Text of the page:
static ClockView onCreateMountContent(Context c) {
    return new ClockView(c);
  }

  @OnBindDynamicValue
  static void onBindTime(
	  ClockView clockView,
	  @Prop(dynamic = true) long time) {
    clockView.setTime(time);
  }
}

First thing you need to do is to mark the @Prop as dynamic - line 15. Once you have done this, the framework will generate an additional method to the builder of your Component that takes a DynamicValue. At the same time it will keep the version of this method that takes “static” value, if you choose to use this in some situations.

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/**
 * ClockComponent.java (generated)
 */
 public final class ClockComponent extends Component {
   ...
   public static final class Builder extends Component.Builder<Builder> {
      ...
      public Builder time(DynamicValue<Long> time) {...}
      public Builder time(long time) {...}
      ...
   }
}

Second thing is to create a @OnBindDynamicValue method - lines 12-17 in ClockComponentSpec.java - that should set the value to the mounted content. This method should always takes 2 arguments - mounted content, and the @Prop itself. You need to create one such method for every dynamic @Prop you define. Then, it is the responsibility of the framework to invoke these methods to keep changes to the DynamicValue.

Here you find the full implementation of the sample above.

Animating Common Dynamic Props

Dynamic Props values can be used with Android Animators to create custom animations. In the following example we define a click event that starts an animation. As this is using Android’s animation api we can easily set properties like duration and interpolation. We can also register for callbacks using Animator.addListener(..).

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@LayoutSpec
class CallbackExampleComponentSpec {

  private static final long ANIMATION_DURATION_MS = 1000;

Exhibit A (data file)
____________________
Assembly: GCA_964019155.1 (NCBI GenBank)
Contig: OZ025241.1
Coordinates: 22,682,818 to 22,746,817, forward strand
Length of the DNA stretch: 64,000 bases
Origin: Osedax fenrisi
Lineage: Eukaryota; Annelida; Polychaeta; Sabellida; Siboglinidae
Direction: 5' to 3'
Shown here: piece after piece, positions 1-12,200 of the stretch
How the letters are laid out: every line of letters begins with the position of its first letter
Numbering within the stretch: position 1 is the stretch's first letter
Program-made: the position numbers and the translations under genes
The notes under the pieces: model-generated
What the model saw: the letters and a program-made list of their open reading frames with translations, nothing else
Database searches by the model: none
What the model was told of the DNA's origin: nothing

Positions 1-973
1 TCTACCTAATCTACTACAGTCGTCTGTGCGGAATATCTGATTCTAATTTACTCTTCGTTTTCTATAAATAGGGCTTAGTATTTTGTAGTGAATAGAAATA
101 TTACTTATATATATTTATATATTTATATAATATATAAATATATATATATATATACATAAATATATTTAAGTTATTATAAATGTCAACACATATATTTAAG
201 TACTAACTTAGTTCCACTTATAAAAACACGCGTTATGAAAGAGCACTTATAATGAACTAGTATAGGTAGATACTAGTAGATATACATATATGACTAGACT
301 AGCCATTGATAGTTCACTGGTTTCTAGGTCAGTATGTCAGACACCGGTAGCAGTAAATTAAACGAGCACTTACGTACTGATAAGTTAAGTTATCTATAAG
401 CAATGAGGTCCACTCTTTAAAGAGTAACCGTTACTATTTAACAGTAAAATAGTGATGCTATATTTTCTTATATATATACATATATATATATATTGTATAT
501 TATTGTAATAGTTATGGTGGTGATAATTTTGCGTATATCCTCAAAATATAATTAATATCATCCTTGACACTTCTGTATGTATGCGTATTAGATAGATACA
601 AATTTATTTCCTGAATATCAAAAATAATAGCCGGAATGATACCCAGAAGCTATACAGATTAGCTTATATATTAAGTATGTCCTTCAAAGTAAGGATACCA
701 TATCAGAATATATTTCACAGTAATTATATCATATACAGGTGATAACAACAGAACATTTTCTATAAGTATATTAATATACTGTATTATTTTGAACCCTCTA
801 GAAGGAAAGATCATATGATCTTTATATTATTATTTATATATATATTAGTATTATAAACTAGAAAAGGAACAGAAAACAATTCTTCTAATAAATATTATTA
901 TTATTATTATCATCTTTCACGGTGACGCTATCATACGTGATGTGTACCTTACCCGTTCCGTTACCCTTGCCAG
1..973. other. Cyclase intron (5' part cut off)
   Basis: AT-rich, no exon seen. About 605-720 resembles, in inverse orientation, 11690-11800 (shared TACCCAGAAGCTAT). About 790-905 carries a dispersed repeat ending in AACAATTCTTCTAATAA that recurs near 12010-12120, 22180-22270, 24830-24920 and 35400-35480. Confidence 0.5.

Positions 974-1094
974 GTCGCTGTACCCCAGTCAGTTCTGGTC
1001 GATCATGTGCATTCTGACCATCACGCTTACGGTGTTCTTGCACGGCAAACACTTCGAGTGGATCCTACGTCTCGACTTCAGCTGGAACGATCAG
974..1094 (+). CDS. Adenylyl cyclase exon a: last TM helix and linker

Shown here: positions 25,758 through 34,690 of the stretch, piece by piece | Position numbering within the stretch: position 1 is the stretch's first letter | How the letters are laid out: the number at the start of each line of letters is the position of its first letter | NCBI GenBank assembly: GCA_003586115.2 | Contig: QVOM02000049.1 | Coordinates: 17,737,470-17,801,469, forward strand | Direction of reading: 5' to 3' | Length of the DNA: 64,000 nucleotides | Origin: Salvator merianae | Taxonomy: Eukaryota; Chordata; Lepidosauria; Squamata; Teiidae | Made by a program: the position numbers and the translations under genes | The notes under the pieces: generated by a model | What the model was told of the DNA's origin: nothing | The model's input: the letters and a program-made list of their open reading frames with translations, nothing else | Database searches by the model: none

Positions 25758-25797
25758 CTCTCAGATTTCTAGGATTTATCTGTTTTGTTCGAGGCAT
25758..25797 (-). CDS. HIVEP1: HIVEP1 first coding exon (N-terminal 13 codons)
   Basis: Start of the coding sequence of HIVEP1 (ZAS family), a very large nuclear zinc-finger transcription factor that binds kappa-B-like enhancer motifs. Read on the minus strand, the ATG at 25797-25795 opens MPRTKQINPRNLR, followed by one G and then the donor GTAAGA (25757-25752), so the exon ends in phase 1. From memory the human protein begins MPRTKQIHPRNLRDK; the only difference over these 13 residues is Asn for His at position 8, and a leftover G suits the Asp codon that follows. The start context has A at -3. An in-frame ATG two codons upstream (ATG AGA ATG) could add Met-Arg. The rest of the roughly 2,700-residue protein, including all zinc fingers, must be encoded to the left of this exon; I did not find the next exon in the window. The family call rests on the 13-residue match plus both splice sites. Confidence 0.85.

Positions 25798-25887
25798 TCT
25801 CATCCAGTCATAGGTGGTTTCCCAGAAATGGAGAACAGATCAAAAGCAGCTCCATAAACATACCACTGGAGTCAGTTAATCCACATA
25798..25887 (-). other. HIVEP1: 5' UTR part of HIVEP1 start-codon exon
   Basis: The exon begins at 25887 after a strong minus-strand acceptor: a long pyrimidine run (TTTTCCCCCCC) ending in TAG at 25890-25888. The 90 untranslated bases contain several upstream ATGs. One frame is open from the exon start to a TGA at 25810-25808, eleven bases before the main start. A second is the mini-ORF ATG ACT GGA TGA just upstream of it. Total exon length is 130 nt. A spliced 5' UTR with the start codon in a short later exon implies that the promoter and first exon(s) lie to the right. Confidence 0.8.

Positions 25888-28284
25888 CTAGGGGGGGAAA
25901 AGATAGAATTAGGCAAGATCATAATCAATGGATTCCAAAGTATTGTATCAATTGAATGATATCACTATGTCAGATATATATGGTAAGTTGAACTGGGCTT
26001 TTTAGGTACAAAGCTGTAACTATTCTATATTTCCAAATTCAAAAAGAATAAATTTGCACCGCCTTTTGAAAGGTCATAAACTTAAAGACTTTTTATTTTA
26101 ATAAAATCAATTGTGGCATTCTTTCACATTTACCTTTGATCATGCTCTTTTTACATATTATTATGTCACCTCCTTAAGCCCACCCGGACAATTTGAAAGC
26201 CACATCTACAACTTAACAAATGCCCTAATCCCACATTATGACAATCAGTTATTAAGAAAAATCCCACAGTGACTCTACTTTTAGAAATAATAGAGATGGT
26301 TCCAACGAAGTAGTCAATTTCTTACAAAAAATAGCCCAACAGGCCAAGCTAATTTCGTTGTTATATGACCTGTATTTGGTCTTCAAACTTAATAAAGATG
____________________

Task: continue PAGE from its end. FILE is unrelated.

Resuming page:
private static final float SCALE_TO = 1.7f;

  private static Animator createScaleAnimator(final DynamicValue<Float> scale) {
    // Create an Android Animator
    final ValueAnimator scaleAnimator = ValueAnimator.ofFloat(1f, SCALE_TO, 1f);
    scaleAnimator.setDuration(ANIMATION_DURATION_MS);
    scaleAnimator.setInterpolator(new AccelerateDecelerateInterpolator());
    scaleAnimator.addUpdateListener(
        new ValueAnimator.AnimatorUpdateListener() {
          @Override
          public void onAnimationUpdate(ValueAnimator animation) {
            // Update the dynamic value every frame
            scale.set((Float) animation.getAnimatedValue());
          }
        });
    return scaleAnimator;
  }

  @OnCreateInitialState
  static void createInitialState(
      ComponentContext c,
      StateValue<AtomicReference<Animator>> animatorRef,
      StateValue<DynamicValue<Float>> scale) {
    animatorRef.set(new AtomicReference<Animator>(null));
    scale.set(new DynamicValue<>(1f));
  }

  @OnCreateLayout
  static Component onCreateLayout(ComponentContext c, @State DynamicValue<Float> scale) {
    return Column.create(c)
        .alignItems(YogaAlign.CENTER)
        .justifyContent(YogaJustify.CENTER)
        .paddingDip(YogaEdge.ALL, 50)
        .clickHandler(CallbackExampleComponent.onClick(c))
        .child(
            // Create the component that will animate, and set the dynamic value on it
            Text.create(c).text("\uD83D\uDE18").textSizeSp(50).scaleX(scale).scaleY(scale))
        .build();
  }

  @OnEvent(ClickEvent.class)
  static void onClick(
      final ComponentContext c,
      @State AtomicReference<Animator> animatorRef,
      @State DynamicValue<Float> scale) {
    // Wrapping the Animator in an AtomicReference allows us to easily access 
    // the previous Animator so it can be cancelled.
    Animator oldAnimator = animatorRef.get();
    if (oldAnimator != null) {
      oldAnimator.cancel();
    }

    final Animator newAnimator = createScaleAnimator(scale);
    animatorRef.set(newAnimator);
    
    // Add custom callbacks to animation events
    newAnimator.addListener(
        new Animator.AnimatorListener() {
          @Override
          public void onAnimationStart(Animator animation) {}

          @Override
          public void onAnimationEnd(Animator animation) {
            Toast.makeText(c.getAndroidContext(), "Animation finished", Toast.LENGTH_SHORT).show();
          }

          @Override
          public void onAnimationCancel(Animator animation) {}

          @Override
          public void onAnimationRepeat(Animator animation) {}
        });
        
    newAnimator.start();
  }
}

In this example we have created a simple LayoutSpec that contains a Text component that animates when we click it. The scale of the Text defined by a DynamicValue, which will trigger a re-draw when ever it is updated. The DynamicValue is defined within a @State so that it can be easily shared between the LayoutSpec’s static functions. There is an Animator that updates the scale DynamicValue. The Animator is defined as a @State so the instance can be shared between different on click events. It is also wrapped inside an AtomicReference which allows us to replace the Animator instance so we don’t have to re-use the same Animator for different animations.

For more examples of creating Animations using Common Dynamic Props, see our Animations Cook Book in the Sample App.